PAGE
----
In expressing his disappointment about the new budget agreement on Capitol Hill, Sen. Coburn cited a fairly interesting figure that he attributed to the Government Accountability Office.
After all, the federal budget is nearly $4 trillion, with a good chunk of that being cash payments to Americans, and he’s saying that, just like that, at least 5 percent could be eliminated?
In the Morning Joe conversation, the Oklahoma Republican also asserted that “we spend $31 billion a year on job training programs, of which all but three of those programs duplicate one another. In other words, do the same thing. That’s 48 different job training programs.”
Actually, he misspoke, according to a spokesman. The GAO’s figure is $18 billion for 47 programs—and GAO officials say no estimate has been made about how much could be saved if duplication is eliminated. The Departments of Labor and Health and Human Services have taken some preliminary steps to address administrative efficiencies in response to GAO’s findings.
Let’s dig a bit deeper into the $200-billion figure.
The reports certainly are interesting reading, detailing the myriad ways that the government has overlapping and duplicative programs. One culprit is Congress itself, as various committees frequently impose new programs on the executive branch, often narrowly tailored to the interests of that particular committee.
The GAO also has produced an “Action Tracker” that documents the progress that the executive branch and Congress have made in responding to the hundreds of recommendations. Nikki Clowers, a senior GAO official involved in the project, noted that a recommendation on ending ethanol tax subsidies will save $5.7 billion a year and a recommendation to complete a business-case analysis of the Defense Department’s defense posture in the South Pacific will save $3.1 billion over four years.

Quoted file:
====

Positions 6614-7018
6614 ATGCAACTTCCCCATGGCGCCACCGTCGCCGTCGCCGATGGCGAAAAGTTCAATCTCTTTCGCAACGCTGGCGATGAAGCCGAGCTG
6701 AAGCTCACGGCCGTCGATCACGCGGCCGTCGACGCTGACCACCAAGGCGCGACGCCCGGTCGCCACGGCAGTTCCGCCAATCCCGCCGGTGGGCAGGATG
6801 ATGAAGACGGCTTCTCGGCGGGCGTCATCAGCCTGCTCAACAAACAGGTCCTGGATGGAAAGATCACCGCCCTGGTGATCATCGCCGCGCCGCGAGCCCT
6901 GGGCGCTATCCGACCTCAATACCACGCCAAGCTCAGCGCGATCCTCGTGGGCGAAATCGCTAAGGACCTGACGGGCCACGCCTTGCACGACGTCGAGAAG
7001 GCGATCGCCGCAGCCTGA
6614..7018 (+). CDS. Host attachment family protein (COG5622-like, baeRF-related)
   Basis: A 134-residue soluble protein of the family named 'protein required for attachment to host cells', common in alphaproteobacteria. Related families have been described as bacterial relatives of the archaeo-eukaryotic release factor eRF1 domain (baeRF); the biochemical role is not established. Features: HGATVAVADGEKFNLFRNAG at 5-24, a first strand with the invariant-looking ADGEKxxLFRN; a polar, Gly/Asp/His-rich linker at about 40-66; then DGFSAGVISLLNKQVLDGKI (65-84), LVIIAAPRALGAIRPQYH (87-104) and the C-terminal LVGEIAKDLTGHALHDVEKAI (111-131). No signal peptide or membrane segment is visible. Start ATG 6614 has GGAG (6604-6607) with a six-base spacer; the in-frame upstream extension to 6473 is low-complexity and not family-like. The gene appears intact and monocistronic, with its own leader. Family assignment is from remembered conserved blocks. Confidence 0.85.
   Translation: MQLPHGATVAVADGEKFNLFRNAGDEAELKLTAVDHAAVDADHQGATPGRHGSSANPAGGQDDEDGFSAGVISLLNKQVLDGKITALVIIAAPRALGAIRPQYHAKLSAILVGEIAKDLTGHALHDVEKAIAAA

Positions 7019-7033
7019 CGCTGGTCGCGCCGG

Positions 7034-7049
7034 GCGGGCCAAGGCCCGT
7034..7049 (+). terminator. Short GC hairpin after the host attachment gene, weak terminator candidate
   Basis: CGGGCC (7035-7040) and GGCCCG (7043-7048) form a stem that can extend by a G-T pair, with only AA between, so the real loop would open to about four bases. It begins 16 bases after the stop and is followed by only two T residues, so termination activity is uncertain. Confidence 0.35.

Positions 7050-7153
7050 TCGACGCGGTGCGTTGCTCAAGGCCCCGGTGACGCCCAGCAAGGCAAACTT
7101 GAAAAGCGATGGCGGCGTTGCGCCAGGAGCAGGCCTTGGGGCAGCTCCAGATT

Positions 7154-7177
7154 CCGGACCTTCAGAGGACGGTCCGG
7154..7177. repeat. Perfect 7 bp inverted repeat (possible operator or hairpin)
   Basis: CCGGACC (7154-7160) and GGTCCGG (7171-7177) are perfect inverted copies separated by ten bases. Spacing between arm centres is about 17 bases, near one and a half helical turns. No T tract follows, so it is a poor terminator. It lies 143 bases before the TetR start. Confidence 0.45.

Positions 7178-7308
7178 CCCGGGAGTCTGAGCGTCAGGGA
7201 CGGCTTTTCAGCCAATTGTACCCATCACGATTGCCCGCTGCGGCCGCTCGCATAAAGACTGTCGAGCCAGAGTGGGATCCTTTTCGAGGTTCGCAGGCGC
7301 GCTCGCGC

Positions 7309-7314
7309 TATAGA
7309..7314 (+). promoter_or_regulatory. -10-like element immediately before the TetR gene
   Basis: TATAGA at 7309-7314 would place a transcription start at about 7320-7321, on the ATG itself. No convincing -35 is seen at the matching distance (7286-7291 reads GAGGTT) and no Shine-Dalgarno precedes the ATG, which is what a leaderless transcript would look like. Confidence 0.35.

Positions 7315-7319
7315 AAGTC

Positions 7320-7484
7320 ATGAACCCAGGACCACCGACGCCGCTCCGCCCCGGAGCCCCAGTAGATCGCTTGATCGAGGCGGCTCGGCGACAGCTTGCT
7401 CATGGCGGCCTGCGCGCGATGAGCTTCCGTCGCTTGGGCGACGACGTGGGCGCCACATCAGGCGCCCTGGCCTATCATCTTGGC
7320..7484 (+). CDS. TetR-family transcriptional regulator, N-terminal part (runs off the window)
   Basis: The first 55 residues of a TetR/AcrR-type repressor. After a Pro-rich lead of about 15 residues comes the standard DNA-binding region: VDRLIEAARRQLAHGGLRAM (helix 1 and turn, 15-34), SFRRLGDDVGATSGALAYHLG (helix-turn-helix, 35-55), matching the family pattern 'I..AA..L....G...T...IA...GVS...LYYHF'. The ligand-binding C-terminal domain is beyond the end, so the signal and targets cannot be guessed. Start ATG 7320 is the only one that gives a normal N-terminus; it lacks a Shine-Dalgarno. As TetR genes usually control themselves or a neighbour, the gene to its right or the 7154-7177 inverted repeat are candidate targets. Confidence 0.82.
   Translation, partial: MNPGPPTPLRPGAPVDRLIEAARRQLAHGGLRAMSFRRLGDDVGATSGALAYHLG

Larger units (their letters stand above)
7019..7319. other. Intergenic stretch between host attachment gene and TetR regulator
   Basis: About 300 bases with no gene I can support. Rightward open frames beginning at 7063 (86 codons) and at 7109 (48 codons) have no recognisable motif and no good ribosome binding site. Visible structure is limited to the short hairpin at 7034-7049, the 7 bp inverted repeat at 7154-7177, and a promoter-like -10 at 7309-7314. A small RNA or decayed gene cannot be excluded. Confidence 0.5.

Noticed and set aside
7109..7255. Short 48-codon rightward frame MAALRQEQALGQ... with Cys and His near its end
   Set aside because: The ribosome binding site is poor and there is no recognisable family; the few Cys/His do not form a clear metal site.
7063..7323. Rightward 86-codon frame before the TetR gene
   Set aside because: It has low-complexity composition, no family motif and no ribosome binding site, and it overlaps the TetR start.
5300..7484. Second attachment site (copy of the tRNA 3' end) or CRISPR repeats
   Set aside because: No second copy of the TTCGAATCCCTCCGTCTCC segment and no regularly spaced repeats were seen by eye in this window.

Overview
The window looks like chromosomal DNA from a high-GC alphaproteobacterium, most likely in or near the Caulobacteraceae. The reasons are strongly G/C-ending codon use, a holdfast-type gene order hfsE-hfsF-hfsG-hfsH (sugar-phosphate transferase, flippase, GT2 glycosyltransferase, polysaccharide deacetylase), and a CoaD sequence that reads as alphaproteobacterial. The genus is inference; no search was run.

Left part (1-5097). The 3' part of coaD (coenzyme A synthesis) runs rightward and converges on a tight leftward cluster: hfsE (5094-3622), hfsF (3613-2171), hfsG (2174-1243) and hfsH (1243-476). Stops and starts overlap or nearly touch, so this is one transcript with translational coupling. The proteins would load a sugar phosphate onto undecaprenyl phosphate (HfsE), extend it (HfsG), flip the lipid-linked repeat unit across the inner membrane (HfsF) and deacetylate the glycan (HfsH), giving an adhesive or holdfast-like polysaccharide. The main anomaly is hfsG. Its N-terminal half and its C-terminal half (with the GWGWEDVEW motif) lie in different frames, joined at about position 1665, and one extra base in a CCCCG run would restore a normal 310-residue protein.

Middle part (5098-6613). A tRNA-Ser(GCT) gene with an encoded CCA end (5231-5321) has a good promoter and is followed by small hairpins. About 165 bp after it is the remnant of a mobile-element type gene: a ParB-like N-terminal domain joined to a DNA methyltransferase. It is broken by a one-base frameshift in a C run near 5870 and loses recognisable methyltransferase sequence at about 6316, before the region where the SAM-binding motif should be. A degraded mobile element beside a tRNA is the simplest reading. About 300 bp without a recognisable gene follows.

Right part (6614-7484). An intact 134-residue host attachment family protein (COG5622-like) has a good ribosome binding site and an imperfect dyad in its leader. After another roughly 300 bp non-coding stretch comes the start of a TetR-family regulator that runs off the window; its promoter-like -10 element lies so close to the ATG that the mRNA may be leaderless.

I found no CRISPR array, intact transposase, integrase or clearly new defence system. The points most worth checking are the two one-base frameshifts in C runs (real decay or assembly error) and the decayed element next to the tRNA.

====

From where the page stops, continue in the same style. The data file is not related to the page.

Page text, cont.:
But the reports themselves list few specific numbers. The numbers in the 2011 report only add up to about $25 billion in savings. Clowers said the GAO has avoided citing a grand total, in part because sometimes the agencies don’t have enough information about program costs to provide an estimate. So GAO simply identifies problems that should be addressed.
The most expansive that GAO will get is that it has identified “tens of billions” of dollars in savings. During a congressional hearing earlier this year, a lawmaker asked: “You had 381 recommendations since 2011, I think. What’s the total estimated ballpark of savings to the government if all 381 were implemented?”
Comptroller General Gene L. Dodaro responded: “The estimate we have is tens of billions of dollars. We don’t have a specific estimate.”
So where does Coburn come up with his figure? It’s his own estimate, based on the reports. A standard chart put together by Coburn shows that $365 billion is spent on programs that are duplicated. Could all of that be cut in half if the programs were consolidated? That’s really unclear, though certainly some of the other possible savings (such as reducing fraud) identified by GAO gets you in the ballpark.
Coburn has also put together an interesting Web site titled “Duplication Nation” that details the duplicate programs by Cabinet agency.
“The $200 billion figure is a very conservative low-ball estimate of potential savings that could be achieved in areas of duplication that have been identified by GAO. You’re right that GAO doesn’t declare a ‘savings’ number because that is a judgment they leave to legislators,” said spokesman John Hart. “The bottom line: This isn’t duplication according to Coburn. It’s duplication according to GAO. GAO itself has identified program areas that account for far more than Dr. Coburn’s estimate of savings Congress could achieve.”
The Pinocchio Test
We are fairly convinced that there is meat behind Coburn’s number, and he is to be applauded for drawing attention to this issue.
But it is going a bit far to say that these are GAO figures. We understand it might be difficult to be precise when speaking on Morning Joe, but Coburn should be more careful to attribute the estimates to his own calculations while saying he is drawing on the work done by GAO. He also should avoid leaving the impression that little is being done to address the issue because, according to the GAO’s action tracker, some progress has been made.
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